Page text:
Wednesday, November 4, 2009

The Annual Ladybug Migration

November is a special month for the ladybug...

It means it is time for the annual ladybug migration!

Apparently, according to my research and this interesting article, ladybugs are more active between mid-October and mid-November because cooling temperatures drive them to find homes for the winter.  Ladybug flights are heaviest on sunny days following a period of cooler weather, when temperatures return to at least the mid-60s, so the last few days have been just perfect for ladybugs.  They do congregate near the sides of warm buildings and will come inside if given the chance!

Our neighborhood must be some kind of ladybug magnet.  I remember several years growing up here (I live one street over from my parents' house) when ladybugs would get into our house in the fall.  I even remember one year (maybe my freshman year in high school?) that our neighbors, the Segars, had a house full of ladybugs... literally, the ceiling in their foyer was absolutely crawling with ladybugs.  They probably had thousands of ladybugs in their foyer alone.  (Our current ladybug population is nothing like that, thank goodness.) I think we had a little bit of a ladybug problem three years ago during the first fall that we lived in this house.  But, the last few days in our house have looked like a ladybug winter retreat!

I just finished walking through the basement with the shop vac, sucking up ladybugs (mostly dead ones).  I do hate to kill ladybugs because I really like them a lot, but I don't have any choice in this situation!  I probably vacuumed up thirty or more of them!  Saunders picked six little dead ladybugs off one dog bed beside a window just a few minutes ago...  I guess they were drawn to the window and fell down on the dog bed when they died.  When I sat down to do a blog post, I had to get a paper towel and pick up two on the coffee table!  Katie Anne keeps saying, "I see another little ladybug... bring me a piece of toilet paper."  (Yes, she'll pick them up with a little square of toilet paper, squash them, and throw them away herself.  She's quite the exterminator and isn't afraid of any bugs except bees.)  I've even seen the annual migration of ladybugs described as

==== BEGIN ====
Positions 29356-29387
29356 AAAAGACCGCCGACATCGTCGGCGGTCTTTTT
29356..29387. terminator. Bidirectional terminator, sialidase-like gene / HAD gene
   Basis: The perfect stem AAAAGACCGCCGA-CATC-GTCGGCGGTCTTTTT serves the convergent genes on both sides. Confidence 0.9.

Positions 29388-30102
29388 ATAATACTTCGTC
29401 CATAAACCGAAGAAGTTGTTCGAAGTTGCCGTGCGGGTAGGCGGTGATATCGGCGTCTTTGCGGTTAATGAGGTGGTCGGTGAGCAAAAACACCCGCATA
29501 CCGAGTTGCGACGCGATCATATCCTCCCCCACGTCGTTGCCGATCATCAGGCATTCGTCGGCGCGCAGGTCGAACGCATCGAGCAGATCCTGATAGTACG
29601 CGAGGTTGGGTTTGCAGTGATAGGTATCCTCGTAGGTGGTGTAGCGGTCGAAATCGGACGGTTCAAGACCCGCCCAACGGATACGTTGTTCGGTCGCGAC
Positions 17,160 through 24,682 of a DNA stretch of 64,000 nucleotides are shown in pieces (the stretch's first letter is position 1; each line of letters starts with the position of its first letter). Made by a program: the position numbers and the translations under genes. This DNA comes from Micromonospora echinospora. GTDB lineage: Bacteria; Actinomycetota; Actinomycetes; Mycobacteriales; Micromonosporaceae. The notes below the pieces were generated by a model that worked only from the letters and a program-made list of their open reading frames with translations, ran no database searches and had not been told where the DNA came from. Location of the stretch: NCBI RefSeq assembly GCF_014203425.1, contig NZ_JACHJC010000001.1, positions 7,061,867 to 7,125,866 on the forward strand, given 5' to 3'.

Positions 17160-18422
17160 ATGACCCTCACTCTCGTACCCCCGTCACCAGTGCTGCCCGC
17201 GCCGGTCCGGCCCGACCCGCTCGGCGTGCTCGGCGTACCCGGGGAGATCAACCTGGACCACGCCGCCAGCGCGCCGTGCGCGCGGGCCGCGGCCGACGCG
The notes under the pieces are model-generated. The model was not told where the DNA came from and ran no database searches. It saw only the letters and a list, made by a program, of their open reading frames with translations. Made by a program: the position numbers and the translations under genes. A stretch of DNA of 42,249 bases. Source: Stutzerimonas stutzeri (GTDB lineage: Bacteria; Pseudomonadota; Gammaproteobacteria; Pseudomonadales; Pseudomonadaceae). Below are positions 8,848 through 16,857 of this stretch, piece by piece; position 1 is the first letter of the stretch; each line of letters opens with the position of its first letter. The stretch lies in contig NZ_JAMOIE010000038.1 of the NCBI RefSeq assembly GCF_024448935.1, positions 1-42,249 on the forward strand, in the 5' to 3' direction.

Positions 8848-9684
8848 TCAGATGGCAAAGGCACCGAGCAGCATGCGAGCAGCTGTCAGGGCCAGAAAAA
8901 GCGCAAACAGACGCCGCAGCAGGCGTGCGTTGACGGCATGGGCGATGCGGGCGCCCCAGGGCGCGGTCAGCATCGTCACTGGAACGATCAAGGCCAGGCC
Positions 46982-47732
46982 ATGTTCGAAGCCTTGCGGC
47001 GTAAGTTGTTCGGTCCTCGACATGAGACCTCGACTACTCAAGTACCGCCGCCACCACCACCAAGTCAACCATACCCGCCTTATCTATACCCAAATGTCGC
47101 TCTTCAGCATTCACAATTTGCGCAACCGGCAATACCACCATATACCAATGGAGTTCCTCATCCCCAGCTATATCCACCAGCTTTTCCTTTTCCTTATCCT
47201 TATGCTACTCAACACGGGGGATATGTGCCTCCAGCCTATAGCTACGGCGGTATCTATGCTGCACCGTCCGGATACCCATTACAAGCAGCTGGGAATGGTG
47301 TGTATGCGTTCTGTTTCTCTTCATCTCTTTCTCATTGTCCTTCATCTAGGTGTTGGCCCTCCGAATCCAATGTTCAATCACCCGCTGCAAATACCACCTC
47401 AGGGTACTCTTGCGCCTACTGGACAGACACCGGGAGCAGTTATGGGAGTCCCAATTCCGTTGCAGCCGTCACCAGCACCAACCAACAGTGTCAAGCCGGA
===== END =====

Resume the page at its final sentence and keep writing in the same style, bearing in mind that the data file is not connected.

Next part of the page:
"The Cutest Plague Ever".
Of course, they are cute, but this many ladybugs does start to get annoying.

According to the article, this process is completely natural, harmless, and - if you are chosen by the ladybugs as a potential homesite - there isn't much you can do.  Vacuuming is suggested as the best remedy.  Sealing cracks and weatherproofing is also suggested, but the article says that even that won't solve all your problems... ladybugs are tiny and apparently quite crafty when it comes to getting into small crevices.  Also, I think us opening and closing the doors all the time to let the dogs in and out isn't doing us any favors... most of the ladybugs are congregated around the two doors that the dogs use most.  

The good news is that ladybugs don't do anything wrong.  They don't breed indoors, don't transmit any diseases, aren't interested in eating your food or invading your pantry, don't chew on wood or clothing or destroy anything, and they don't bite.  Also, they don't want to live in your house - they fully plan to move out as soon as the weather warms up.  Many cultures consider ladybugs to be lucky or a harbinger of good things to come.  They are cheerful-looking, tiny, and cute... but I still wish they were not in my house!  I do feel so bad about killing them because they are sweet little house guests who mean no harm.  Hopefully, our ladybug migration will only last a week or two more!


The Brown Family said...

We too are a home for the wayward ladybug! When we first bought our home 5 years ago I thought "how lucky we are to have beautiful lucky ladybugs everywhere, aren't they pretty Stephen?" BUT..... as the years have gone by and more than once I have picked them out of my dinner plate or off Addison's bottle drying rack that I have decided: WE ARE NOT LUCKY! They don't want to eat your food but are extremely nosey about it and they let off this putred scent when they sense a threat which is what they must concider me and the vaccum cleaner to be. But still I have taken the time to teach Addison about the little beauties and how they really are fun and hard little workers -- outside! Great post

Theron Hesper said...

It is good to see posts that give truly quality information. Great post.

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